I hope you enjoy your flight as well!”


For those regular readers of this blog, you’re probably thinking to yourself: “Is Rob going anywhere with this train of thought, or is he just on one of his rants?”

Fair question. The answer is yes.

I couldn’t happen but think of all the parallels between being an airline passenger and daily life as a student in a typical middle or high school classroom in America today.

crowded classroom

As a student:

  • You have to line up at the door and wait for permission to enter the classroom.
  • You are crammed together with too many other students in a space which provides minimal ability to move and interact with others.
  • You are told where to sit and have no option for upgrading your seat.
  • You must SIT upright in a hard, uncomfortable seat for hours each day.
  • You are not allowed to choose who sits next to you.
  • You are told when you can get up and when you cannot.
  • You are only allowed carry on bags of a certain size or dimensions.
  • You are not allowed to bring in any food or beverages from outside the room.
  • You are not allowed to use your electronic device unless given explicit permission.
  • You often have to do your work on a tray table that is too small and ergometrically unsound. If you happen to be left-handed, well…good luck with that!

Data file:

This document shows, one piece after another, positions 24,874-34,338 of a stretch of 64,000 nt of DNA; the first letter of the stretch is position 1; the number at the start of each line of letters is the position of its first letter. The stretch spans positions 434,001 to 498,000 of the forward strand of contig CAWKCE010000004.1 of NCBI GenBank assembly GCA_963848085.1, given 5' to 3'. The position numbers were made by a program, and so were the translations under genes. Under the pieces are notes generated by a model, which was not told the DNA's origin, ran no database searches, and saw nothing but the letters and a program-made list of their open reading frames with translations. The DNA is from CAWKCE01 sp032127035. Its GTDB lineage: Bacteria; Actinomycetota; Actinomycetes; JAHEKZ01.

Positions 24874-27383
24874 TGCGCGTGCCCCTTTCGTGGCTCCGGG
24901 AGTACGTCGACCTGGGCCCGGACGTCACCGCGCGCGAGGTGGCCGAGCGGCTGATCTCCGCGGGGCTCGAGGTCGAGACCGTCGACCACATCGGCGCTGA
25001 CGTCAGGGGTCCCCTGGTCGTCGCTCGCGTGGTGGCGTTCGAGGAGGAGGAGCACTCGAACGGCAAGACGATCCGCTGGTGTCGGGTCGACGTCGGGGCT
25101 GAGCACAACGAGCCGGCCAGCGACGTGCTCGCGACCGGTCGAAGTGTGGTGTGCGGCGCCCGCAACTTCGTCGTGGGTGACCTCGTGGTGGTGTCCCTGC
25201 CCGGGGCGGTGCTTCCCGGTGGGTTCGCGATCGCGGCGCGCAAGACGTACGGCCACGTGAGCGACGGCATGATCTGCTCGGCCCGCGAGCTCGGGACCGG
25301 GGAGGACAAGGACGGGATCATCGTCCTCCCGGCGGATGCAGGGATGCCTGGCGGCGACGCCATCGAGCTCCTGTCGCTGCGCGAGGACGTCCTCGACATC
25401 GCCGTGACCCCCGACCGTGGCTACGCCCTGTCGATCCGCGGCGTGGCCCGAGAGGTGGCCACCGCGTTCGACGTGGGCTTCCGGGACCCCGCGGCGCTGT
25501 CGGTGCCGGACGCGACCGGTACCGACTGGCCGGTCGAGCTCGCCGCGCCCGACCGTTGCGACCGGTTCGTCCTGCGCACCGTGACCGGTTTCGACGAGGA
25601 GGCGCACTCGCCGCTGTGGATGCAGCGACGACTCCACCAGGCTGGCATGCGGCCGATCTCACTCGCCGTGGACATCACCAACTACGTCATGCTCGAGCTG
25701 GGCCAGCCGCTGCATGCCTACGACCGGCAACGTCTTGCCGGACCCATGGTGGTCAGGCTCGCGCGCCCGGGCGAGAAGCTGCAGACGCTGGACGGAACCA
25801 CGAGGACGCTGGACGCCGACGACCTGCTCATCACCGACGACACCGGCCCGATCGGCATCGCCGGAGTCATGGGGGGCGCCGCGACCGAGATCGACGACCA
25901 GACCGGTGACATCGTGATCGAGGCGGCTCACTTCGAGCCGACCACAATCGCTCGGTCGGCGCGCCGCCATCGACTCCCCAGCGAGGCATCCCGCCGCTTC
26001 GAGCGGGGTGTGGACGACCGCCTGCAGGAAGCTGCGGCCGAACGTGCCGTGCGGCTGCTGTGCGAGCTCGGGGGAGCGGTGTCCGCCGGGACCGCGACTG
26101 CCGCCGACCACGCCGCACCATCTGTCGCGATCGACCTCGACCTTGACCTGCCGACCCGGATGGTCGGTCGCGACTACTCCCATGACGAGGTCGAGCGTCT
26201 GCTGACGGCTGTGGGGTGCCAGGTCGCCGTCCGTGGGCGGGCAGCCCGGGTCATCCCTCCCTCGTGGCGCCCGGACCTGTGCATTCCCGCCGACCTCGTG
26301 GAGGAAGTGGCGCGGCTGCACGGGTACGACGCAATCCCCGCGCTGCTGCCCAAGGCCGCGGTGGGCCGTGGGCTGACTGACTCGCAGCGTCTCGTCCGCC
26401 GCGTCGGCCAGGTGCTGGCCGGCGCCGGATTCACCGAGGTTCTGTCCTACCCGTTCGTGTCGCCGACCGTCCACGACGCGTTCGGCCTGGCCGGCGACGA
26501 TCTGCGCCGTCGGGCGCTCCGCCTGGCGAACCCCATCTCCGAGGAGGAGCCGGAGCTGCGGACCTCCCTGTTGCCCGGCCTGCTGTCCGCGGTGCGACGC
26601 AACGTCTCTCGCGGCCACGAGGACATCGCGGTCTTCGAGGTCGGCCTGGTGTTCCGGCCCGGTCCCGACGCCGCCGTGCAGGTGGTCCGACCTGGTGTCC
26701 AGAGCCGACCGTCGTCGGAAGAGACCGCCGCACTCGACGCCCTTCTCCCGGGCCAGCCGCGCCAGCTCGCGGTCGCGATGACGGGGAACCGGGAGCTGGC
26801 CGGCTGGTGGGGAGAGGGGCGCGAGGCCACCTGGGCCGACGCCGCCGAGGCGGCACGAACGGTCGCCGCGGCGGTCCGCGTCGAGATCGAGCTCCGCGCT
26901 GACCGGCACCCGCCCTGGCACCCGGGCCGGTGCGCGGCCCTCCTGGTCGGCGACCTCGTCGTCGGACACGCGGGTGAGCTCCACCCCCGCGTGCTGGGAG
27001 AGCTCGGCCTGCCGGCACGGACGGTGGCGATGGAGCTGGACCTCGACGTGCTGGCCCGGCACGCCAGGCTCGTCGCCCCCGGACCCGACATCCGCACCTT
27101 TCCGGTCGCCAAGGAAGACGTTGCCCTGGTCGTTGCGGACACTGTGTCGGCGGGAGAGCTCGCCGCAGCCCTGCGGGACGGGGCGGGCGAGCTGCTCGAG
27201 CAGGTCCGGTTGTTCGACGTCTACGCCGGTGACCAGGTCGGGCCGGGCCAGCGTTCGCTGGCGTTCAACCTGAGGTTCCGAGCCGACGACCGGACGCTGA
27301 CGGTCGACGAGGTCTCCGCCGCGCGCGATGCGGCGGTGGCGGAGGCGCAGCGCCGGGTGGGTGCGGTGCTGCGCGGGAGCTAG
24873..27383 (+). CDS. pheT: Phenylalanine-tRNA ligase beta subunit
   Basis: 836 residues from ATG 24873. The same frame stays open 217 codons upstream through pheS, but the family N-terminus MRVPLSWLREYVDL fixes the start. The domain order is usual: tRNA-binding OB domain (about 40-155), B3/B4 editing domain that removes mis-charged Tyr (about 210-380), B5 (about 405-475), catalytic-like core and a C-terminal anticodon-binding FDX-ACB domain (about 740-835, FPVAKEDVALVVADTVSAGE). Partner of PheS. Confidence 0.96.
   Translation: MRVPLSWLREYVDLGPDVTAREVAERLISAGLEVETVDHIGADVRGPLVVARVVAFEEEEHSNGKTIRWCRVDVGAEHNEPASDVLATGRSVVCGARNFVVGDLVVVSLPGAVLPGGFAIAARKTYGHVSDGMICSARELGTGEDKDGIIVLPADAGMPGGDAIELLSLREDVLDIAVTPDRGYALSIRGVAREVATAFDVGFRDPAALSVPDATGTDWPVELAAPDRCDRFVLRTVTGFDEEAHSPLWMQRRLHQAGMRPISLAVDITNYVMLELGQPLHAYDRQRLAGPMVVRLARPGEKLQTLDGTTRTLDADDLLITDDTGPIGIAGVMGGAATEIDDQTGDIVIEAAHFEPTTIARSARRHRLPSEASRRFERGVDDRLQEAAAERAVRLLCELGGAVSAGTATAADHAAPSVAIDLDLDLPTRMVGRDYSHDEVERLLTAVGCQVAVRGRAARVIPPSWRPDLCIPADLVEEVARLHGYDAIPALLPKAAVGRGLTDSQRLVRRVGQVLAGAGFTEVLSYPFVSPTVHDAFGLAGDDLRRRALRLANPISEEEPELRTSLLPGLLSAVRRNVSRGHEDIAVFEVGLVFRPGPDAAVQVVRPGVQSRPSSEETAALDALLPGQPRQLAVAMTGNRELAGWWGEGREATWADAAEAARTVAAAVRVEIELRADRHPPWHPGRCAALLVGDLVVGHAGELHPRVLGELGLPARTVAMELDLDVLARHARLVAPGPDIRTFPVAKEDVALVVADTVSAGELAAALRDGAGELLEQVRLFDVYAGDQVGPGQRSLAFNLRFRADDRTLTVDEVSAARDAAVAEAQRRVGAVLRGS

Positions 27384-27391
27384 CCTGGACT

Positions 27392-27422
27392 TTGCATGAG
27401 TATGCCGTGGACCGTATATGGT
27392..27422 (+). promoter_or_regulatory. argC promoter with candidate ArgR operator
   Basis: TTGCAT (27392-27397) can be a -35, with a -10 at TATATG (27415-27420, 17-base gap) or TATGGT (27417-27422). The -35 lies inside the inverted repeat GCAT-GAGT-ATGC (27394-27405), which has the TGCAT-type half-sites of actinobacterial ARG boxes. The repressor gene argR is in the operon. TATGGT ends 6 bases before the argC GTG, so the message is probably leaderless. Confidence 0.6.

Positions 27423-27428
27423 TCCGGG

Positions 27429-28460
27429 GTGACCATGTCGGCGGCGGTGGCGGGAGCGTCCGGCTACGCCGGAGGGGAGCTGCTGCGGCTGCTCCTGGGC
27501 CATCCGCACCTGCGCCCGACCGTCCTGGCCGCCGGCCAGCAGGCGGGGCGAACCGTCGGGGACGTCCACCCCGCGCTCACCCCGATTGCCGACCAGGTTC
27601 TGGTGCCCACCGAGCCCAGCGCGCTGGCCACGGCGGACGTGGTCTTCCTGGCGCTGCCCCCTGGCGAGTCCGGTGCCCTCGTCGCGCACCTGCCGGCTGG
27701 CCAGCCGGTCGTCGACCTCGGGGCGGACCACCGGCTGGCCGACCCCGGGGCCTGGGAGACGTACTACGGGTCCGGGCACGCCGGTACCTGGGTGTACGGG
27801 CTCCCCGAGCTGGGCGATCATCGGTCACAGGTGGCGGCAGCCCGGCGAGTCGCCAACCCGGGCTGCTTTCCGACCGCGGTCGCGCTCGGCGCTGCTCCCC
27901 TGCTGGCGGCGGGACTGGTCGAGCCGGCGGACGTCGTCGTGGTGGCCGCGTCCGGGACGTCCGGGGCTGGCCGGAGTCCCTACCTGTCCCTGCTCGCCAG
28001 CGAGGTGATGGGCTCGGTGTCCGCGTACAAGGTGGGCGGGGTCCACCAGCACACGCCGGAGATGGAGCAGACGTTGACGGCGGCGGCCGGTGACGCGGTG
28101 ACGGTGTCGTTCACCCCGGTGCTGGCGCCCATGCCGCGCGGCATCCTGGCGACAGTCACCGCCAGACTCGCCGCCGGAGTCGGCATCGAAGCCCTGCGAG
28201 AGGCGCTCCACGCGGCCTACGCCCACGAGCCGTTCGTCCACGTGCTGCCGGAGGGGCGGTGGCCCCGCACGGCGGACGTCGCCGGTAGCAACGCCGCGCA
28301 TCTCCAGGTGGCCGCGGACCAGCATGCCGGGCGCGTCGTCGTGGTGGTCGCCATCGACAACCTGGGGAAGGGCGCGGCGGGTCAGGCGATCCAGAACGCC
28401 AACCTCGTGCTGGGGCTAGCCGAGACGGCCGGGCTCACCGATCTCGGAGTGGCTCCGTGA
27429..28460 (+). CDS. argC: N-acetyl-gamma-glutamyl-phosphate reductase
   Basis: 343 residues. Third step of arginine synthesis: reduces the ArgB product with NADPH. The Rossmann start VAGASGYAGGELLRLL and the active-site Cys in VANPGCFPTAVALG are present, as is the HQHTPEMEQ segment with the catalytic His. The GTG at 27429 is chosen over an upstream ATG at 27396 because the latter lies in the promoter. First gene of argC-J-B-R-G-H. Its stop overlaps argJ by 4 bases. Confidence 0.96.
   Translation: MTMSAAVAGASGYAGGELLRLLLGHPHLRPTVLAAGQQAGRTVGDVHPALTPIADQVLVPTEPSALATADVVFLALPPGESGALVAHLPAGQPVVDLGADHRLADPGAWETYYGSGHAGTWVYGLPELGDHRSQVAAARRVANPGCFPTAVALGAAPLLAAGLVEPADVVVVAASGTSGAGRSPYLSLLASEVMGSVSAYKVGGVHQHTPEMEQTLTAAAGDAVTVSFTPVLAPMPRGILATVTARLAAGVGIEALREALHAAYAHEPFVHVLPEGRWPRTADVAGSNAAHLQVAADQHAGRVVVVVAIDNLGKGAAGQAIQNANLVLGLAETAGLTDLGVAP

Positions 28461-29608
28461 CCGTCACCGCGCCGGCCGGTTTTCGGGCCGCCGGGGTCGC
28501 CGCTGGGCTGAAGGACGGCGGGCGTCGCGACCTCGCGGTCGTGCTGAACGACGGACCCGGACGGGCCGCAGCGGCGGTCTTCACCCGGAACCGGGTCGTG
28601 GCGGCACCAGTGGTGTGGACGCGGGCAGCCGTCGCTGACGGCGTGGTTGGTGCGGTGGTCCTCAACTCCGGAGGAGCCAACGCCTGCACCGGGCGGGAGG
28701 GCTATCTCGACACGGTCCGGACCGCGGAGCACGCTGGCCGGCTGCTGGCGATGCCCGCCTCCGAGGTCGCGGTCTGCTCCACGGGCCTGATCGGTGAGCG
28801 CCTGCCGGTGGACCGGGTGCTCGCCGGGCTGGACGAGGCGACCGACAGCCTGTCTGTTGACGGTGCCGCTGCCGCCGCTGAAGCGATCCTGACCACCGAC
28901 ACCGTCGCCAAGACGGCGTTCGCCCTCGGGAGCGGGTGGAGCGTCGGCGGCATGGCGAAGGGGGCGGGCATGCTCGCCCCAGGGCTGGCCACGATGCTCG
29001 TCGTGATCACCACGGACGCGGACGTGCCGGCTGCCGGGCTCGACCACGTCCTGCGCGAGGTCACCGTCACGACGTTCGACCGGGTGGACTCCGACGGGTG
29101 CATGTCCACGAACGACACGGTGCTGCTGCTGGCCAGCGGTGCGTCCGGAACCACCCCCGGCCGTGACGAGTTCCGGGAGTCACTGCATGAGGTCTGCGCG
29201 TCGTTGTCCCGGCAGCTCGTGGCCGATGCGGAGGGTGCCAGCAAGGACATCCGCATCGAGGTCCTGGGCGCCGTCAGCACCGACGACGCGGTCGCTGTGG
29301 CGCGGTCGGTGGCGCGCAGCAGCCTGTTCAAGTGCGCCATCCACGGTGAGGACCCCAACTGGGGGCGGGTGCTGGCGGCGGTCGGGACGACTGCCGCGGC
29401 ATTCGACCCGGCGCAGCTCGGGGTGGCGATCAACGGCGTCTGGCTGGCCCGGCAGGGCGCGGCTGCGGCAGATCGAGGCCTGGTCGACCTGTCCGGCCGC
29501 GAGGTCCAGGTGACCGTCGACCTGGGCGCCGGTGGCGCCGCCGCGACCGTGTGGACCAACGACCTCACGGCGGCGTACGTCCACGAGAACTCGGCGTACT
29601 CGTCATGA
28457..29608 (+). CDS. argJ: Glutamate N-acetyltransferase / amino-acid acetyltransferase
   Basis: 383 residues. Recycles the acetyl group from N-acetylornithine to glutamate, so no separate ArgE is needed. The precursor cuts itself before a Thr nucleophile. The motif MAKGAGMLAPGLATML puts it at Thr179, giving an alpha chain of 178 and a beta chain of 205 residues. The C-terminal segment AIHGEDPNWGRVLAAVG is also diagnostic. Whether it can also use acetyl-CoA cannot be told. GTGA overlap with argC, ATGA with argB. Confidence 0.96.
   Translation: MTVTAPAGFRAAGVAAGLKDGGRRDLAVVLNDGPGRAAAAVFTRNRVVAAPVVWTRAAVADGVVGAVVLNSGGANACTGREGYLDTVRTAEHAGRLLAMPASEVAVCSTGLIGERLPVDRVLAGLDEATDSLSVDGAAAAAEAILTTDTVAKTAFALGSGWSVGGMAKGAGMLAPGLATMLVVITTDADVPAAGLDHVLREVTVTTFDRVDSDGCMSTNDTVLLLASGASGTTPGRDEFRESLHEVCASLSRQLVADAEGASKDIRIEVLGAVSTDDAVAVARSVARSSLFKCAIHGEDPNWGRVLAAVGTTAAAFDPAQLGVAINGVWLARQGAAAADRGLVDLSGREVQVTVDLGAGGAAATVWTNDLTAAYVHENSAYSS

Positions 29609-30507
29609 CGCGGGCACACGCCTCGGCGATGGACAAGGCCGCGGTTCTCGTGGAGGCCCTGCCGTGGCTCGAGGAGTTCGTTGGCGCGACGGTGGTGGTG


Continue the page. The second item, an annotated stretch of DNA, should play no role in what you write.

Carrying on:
• You cannot use the restroom without permission.
  • You often are unsure of the “destination” of the flight. You simply know you’ll be on-board for fifty minutes.
  • You are forced to listen to an adult talk to you about information that often has no meaning or relevance to your real life. There is really no time to ask many questions so you’re expected to pay attention and get it the first time. Keeping that in mind, the adult will then be able to say he or she “taught you how to use your flotation device.” Therefore, it will be entirely your own fault if you “drown”.
  • You have to rush through crowded hallways to get to your next “flight”.
  • You have no right to argue with any of the flight crew at any time.

So kids, on behalf of the captain and crew, just sit back and enjoy your flight. We know you have no choices but appreciate you flying with us anyway.

Like the airlines, we expect you to fit in the same seats, follow the same rules, learn the same things, keep your mouth closed, and just do your best to enjoy endure the learning experience. And we ask it from you hour after hour, day after day, year after year.

I cannot imagine why some kids don’t like to come to school, can you?